David Axelrod, a senior Obama adviser, is just one of dozens of Democrat officials, elected politicians, and voters who voiced their frustration and doubts about President Joe Biden’s potential second term.
In interviews with nearly 50 Democratic officials and disappointed voters, the New York Times found plenty of people willing to vent their frustration over Biden’s inability to advance key parts of his agenda and increasingly view him as weight that must be cut if they hope to succeed in 2024.
One of those people was former Obama adviser David Axelrod, who said, “The presidency is a monstrously taxing job and the stark reality is the president would be closer to 90 than 80 at the end of a second term, and that would be a major issue.”
Age was a deep concern to nearly all Democrats interviewed by The Times. Biden will be 82 by the time a winner is announced in 2024. Despite this, he has repeatedly insisted he will run again in 2024. Following his intention, there has been little internal discussion of who might take his place should he back down.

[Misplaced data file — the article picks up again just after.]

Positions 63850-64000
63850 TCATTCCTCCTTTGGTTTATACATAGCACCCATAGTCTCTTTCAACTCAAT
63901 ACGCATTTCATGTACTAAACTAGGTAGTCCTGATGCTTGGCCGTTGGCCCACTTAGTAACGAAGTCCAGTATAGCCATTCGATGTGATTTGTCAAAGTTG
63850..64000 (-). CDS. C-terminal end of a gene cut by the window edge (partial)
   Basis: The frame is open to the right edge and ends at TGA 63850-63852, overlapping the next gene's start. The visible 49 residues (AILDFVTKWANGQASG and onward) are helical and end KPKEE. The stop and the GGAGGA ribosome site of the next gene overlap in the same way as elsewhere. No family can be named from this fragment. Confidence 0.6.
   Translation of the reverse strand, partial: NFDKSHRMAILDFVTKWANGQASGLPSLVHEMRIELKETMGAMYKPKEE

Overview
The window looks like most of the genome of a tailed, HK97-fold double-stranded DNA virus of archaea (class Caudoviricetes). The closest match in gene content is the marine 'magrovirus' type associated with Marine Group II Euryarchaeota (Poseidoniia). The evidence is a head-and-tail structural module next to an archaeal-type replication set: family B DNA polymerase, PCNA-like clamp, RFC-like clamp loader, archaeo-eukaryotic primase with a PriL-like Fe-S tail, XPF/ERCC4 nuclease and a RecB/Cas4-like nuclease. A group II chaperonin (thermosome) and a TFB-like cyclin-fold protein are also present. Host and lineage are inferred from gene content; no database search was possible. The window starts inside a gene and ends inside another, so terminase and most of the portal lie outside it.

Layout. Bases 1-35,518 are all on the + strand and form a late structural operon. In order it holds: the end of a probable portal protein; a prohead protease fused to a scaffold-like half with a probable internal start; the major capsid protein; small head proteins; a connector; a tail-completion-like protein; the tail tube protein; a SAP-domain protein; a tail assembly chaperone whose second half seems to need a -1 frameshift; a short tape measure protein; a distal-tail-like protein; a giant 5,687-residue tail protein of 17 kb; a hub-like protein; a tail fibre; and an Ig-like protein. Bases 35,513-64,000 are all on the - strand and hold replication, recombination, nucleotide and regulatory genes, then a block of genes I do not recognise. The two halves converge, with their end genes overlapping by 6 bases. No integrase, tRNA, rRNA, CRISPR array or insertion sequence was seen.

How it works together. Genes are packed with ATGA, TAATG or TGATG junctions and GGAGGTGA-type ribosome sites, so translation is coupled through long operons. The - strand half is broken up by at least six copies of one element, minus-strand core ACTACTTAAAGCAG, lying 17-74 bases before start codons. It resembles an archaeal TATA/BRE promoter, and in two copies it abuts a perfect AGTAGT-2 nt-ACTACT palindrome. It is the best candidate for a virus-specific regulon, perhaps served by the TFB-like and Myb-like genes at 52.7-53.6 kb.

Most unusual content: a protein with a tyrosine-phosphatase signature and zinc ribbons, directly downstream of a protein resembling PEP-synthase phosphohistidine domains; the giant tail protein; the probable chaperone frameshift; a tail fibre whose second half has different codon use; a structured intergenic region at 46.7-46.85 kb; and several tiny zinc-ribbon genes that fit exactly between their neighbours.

Howard Dean, the 73-year-old former Vermont governor and DNC chairman, has been calling for a new generation of leaders to step up for years. “The generation after me is just a complete trash heap,” he said, adding that he voted for Pete Buttigieg in 2020.
Many Democrat voters who were interviewed feel the same. Alex Wyshyvanuk, 33 from Maryland, said he wouldn’t be enthusiastic to vote for Biden again.
“I need an equivalent of Ron DeSantis, a Democrat, but not a 70- or 80-year-old — a younger person. Someone who knows what worked for you in 1980 is not going to work for you in 2022 or 2024.”
Overall, the general sentiment for Democrats is one of anxiety and fear for the future.